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Tracking COVID-19 in NYC through Calls to the Legal Hotline

by Libby Vazquez, Esq. August 19, 2020

In March 2020 (yes, that was five months ago!), COVID-19 swept through our city. The pandemic devasted and disproportionately impacted low-income communities served by the City Bar Justice Center (CBJC). CBJC’s Legal Hotline which normally assists over 1,000 callers a month, fell eerily quiet. The residents of our city were ordered to stay home; many lost their jobs or were furloughed and learning remotely became a reality for school age children. There was a fear of infection and families were forced to deal with hospitalizations and death. The Legal Hotline’s phones were not active again until late April, when New Yorkers were once again calling in search of legal assistance.

Since April, through its COVID-19 Expansion, the Legal Hotline’s staff attorneys and pro bono volunteers have fielded calls from New Yorkers impacted by the pandemic and have assisted callers facing the stress of unprecedented circumstances. Callers contacted the Hotline as they struggled to access courts which had limited access to those without attorney representation. Unemployed callers voiced concerns about not being able to pay their rent and with questions about the city’s first ever eviction moratorium. As the pandemic continued, we began to receive calls about difficult roommate situations and renters who wanted to break leases. Callers increasingly report struggles with their inability to pay their mounting bills and the looming fear of continued unemployment with no economic recovery in sight for the near future.

The City Bar Justice Center is grateful to its team for their commitment to increasing access to justice for disadvantaged New Yorkers at a time of unprecedented need. Thanks to the help of CBJC’s dedicated staff and generous pro bono supporters, since the outbreak of the pandemic, the Legal Hotline has assisted over 3,300 callers.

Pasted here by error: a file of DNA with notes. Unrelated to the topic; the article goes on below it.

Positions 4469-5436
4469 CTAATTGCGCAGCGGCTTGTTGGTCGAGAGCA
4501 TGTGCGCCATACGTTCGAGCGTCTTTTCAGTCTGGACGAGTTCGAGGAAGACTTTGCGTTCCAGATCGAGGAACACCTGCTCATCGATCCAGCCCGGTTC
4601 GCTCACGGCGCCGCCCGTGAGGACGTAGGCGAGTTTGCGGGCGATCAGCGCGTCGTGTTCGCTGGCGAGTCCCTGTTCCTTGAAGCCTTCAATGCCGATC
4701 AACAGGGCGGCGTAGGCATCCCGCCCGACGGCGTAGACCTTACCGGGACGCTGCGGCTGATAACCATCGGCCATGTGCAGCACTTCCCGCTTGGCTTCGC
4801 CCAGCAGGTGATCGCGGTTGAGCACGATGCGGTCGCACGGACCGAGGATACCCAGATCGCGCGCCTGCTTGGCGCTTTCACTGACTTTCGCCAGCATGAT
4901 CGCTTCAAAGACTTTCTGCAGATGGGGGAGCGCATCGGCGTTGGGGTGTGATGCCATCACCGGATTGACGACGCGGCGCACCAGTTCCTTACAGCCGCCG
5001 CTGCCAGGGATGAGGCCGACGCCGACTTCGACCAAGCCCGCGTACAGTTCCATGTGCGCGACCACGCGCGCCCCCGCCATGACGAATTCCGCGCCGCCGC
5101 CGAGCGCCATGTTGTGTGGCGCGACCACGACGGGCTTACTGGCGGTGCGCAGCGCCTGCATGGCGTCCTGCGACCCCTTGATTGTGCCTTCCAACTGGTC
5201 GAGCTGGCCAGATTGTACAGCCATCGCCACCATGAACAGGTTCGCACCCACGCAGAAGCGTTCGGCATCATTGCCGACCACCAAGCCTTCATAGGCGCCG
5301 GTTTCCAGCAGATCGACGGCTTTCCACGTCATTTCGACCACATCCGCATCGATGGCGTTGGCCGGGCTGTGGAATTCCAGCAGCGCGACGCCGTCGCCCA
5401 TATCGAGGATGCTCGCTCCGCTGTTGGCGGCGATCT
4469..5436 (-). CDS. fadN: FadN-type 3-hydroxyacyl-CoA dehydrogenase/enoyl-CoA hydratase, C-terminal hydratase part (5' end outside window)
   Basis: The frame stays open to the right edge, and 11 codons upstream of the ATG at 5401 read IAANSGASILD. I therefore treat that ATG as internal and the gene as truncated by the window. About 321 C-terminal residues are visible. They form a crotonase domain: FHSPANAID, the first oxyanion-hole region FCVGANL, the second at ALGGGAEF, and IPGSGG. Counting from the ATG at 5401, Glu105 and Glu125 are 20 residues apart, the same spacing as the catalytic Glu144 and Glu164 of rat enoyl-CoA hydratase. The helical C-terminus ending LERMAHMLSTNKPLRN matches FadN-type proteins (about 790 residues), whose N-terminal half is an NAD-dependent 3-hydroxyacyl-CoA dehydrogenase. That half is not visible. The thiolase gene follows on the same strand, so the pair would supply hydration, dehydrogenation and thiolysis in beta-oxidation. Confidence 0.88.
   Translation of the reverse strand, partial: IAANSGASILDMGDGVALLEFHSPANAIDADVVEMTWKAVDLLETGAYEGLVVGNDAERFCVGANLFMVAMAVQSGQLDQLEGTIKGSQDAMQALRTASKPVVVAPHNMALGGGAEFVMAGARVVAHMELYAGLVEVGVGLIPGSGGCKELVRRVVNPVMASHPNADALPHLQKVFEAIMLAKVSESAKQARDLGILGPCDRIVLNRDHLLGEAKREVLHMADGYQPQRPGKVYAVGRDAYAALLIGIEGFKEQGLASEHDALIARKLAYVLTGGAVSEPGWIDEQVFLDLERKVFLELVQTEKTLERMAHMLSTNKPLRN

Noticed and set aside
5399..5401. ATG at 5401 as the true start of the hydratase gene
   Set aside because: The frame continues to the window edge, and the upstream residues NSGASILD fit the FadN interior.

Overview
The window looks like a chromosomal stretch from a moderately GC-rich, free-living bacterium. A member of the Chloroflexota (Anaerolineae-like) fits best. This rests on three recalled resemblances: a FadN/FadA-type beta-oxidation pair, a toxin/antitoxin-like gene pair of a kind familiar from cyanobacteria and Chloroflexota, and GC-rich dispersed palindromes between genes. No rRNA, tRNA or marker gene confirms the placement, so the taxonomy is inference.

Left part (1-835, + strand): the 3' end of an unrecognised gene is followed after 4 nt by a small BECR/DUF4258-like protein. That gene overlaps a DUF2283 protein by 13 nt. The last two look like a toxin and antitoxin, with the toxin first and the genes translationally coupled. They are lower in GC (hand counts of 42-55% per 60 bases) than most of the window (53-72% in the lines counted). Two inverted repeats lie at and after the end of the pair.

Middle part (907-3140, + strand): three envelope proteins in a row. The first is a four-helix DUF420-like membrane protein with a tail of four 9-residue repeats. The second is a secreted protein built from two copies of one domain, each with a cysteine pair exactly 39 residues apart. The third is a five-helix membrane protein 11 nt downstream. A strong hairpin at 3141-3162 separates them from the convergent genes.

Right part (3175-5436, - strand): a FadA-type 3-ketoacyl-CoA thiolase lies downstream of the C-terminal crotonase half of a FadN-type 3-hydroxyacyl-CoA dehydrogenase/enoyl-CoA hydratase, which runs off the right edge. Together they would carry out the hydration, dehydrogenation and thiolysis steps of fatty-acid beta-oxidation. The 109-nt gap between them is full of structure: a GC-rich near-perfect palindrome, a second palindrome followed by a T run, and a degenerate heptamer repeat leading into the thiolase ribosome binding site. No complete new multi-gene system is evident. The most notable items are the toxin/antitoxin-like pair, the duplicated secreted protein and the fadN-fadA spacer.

Many of the City’s top law firms and corporate legal departments reached out to CBJC offering pro bono legal assistance to support New Yorkers impacted by the pandemic. The Hotline collaborated with pro bono partners including Paul Weiss, Paul Hastings and Bloomberg to assist callers with urgent legal issues. Paul Weiss, for example, provided legal advice and guidance to callers with questions on the CARES Act – with many calls on eligibility for unemployment insurance benefits or pandemic unemployment benefits, and delays on receiving those benefits. Sadly, an issue that was consistently raised during these calls was that undocumented workers including household employees had trouble accessing any COVID-19-related benefits.

In addition, with the assistance from former City Bar President Deborah Raskin, CBJC built a new pro bono collaboration with National Employment Lawyers Association’s New York Chapter (NELA). NELA provided the Hotline with expert employment lawyers to counsel worried callers who had been laid off and offered severance agreements if they waived their rights to sue their employers. As the pandemic has worn on, the severance agreement calls have fallen off and we have received more callers concerned about mandatory return to work and the safety of their workplaces. NELA attorneys have continued to volunteer their time and talent to advise these understandably concerned workers.

The following client story, illustrates common legal issues and themes that have come up during our calls:

The Hotline received a call from an undocumented restaurant worker, Mr. W., who was laid off when the restaurant he worked for closed due to COVID-19. Once the restaurant reopened, the restaurant owner refused to rehire him; not providing any reason other than a decreased need for staff. The owner refused to pay Mr. W. back wages owed to him. Mr. W. was in a dire situation; he was ineligible for unemployment insurance benefits due to his status and his previous employer refused to pay him wages owed to him. Mr. W. indicated he couldn’t even afford to pay for food. We immediately referred Mr. W to food pantries and to two NYC charities assisting unemployed restaurant workers. Then, we referred him to NELA for further legal assistance. An attorney from NELA advised Mr. W that although as an undocumented worker he was ineligible for unemployment benefits, he had the right to be paid wages he earned and the right to pursue a legal claim for those wages. The NELA attorney drafted a demand letter to the restaurant owner for the unpaid wages and will represent Mr. W. for no fee if he needs to pursue this claim in court.

As we enter Fall 2020 without a vaccine, we expect the Legal Hotline calls to return to normal if not higher levels. If you or someone you know is a low-income New Yorker in need of free legal counseling, please contact us by calling 212-626-7383 or by completing our online intake form.

LibbyVasquez, Esq. is the Director for the Legal Hotline.

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